Refund on faulty goods - what are my rights?

  Malky55 21:55 17 Jan 2003
  Malky55 21:55 17 Jan 2003

I purchased a mainboard and processor at a computer fair in November 2002 (Ronal Computers Ltd)which I found to be faulty and returned. They sent back the mainboard with a new processor stating that the original processor was faulty. On installation again a similar fault appeared and after fault finding with the aid of a third party we concluded that the processor was again faulty, possibly caused by an intermittent mainboard. I then returned the mainboard and processor again requesting a full refund as I could not be without a computer and had purchased replacements elsewhere. They responded with a letter stating that the mainboard had been tested and found to be in working order and offered to return it to me or offered a refund minus "a small restocking fee" yet to be advised of. The processor had been found to be faulty with the likely cause being "the excessive application of thermal paste" which would invalidate the warranty and offered to return the processor to AMD and request a replacement but felt this was unlikely." I do not agree that any problem was caused by the excessive applicaton of thermal paste, I am an experienced electronics engineer. I have e-mailed them again but they simply have repeated their original letter and have not addressed my e-mail in any way.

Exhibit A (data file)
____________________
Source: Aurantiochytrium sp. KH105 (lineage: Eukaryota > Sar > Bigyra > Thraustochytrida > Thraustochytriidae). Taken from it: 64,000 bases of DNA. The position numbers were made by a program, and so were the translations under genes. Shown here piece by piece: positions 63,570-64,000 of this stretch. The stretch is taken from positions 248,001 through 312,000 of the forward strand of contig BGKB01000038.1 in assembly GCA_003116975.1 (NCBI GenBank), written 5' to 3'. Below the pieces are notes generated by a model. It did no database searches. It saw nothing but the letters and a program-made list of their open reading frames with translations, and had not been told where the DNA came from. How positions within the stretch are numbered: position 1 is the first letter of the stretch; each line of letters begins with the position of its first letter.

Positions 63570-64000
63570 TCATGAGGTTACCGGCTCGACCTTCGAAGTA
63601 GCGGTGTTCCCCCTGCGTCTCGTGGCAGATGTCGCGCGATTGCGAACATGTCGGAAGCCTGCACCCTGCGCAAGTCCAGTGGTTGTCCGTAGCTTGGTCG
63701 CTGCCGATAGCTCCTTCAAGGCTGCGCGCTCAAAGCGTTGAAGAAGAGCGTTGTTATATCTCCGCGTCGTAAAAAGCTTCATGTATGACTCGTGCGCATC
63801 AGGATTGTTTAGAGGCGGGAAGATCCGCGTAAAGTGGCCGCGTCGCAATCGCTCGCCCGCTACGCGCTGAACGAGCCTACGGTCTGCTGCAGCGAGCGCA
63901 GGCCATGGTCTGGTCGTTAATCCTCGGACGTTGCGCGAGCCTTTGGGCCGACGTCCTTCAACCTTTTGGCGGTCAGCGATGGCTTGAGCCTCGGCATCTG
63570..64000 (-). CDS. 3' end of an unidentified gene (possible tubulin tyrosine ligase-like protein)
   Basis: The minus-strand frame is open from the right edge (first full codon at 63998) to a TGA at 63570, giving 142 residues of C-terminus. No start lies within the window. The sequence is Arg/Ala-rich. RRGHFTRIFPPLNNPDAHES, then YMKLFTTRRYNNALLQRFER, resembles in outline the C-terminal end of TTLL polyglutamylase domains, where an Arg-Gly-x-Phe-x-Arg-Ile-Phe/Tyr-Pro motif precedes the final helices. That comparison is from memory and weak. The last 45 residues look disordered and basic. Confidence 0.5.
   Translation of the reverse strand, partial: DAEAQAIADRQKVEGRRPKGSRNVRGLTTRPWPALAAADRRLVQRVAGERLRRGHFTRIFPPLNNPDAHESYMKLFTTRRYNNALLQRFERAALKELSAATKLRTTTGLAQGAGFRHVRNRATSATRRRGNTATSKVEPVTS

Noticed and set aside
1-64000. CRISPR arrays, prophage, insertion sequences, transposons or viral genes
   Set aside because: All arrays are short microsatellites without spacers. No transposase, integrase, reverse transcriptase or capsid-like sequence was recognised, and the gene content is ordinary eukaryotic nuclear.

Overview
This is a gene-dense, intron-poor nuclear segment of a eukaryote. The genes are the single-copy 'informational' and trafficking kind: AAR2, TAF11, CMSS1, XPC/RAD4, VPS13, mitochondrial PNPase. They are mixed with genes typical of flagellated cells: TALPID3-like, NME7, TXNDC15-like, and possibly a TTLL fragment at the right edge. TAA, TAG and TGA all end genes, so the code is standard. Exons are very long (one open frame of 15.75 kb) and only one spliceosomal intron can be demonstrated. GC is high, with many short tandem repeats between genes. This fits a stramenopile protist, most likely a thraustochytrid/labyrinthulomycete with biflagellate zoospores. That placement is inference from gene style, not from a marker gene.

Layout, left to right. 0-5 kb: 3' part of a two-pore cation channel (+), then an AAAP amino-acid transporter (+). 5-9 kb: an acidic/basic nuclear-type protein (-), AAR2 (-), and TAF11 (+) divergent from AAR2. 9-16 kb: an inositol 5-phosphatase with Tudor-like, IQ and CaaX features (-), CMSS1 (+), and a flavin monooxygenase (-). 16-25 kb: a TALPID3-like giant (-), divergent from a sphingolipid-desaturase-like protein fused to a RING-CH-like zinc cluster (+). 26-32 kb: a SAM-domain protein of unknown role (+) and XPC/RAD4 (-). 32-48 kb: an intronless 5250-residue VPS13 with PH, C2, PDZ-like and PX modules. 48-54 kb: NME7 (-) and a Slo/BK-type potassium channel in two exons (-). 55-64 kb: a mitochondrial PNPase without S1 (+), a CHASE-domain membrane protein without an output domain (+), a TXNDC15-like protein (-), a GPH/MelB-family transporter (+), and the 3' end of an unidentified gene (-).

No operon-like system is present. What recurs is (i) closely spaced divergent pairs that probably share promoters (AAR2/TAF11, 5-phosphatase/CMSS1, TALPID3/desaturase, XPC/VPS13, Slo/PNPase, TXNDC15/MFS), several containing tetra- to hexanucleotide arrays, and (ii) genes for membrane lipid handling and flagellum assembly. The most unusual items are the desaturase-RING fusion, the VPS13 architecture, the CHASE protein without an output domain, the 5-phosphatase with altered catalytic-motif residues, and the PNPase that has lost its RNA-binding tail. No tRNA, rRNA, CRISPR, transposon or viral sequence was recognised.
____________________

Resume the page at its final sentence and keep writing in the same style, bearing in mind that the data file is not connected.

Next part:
Do I have any redress against them. In this instance I feel a refund is applicable as the goods were obviously not "fit for their purpose".

  Forum Editor 00:05 18 Jan 2003

It's a matter of fact that the processor was 'not fit' because the supplier replaced it, but the mainboard may be a different matter.

You went ahead and replaced the board and (second)processor without reference to the supplier, and they now say that there was excessive use of thermal paste. If that was the case you wouldn't have a claim against them, and it seems to be a matter of your opinion versus theirs. If the board was faulty then you are obviously enitled to a new one, or your money back, but proving it was faulty may be very difficult - the more so as they say it has proved to be in working order.

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